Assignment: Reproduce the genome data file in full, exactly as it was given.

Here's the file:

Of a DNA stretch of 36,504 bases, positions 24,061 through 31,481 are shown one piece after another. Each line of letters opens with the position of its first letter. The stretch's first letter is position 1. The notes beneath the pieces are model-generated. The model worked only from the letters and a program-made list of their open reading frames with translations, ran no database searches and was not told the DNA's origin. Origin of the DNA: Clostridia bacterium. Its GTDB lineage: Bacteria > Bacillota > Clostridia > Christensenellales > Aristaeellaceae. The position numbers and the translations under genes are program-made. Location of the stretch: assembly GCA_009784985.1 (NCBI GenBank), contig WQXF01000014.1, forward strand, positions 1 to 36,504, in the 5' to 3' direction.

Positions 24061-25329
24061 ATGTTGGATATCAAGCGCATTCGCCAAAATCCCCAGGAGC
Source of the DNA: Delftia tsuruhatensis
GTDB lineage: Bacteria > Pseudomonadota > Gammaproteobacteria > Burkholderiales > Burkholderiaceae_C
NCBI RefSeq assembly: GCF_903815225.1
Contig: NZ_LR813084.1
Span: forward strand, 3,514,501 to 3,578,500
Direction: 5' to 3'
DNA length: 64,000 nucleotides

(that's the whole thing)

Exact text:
Of a DNA stretch of 36,504 bases, positions 24,061 through 31,481 are shown one piece after another. Each line of letters opens with the position of its first letter. The stretch's first letter is position 1. The notes beneath the pieces are model-generated. The model worked only from the letters and a program-made list of their open reading frames with translations, ran no database searches and was not told the DNA's origin. Origin of the DNA: Clostridia bacterium. Its GTDB lineage: Bacteria > Bacillota > Clostridia > Christensenellales > Aristaeellaceae. The position numbers and the translations under genes are program-made. Location of the stretch: assembly GCA_009784985.1 (NCBI GenBank), contig WQXF01000014.1, forward strand, positions 1 to 36,504, in the 5' to 3' direction.

Positions 24061-25329
24061 ATGTTGGATATCAAGCGCATTCGCCAAAATCCCCAGGAGC
Source of the DNA: Delftia tsuruhatensis
GTDB lineage: Bacteria > Pseudomonadota > Gammaproteobacteria > Burkholderiales > Burkholderiaceae_C
NCBI RefSeq assembly: GCF_903815225.1
Contig: NZ_LR813084.1
Span: forward strand, 3,514,501 to 3,578,500
Direction: 5' to 3'
DNA length: 64,000 nucleotides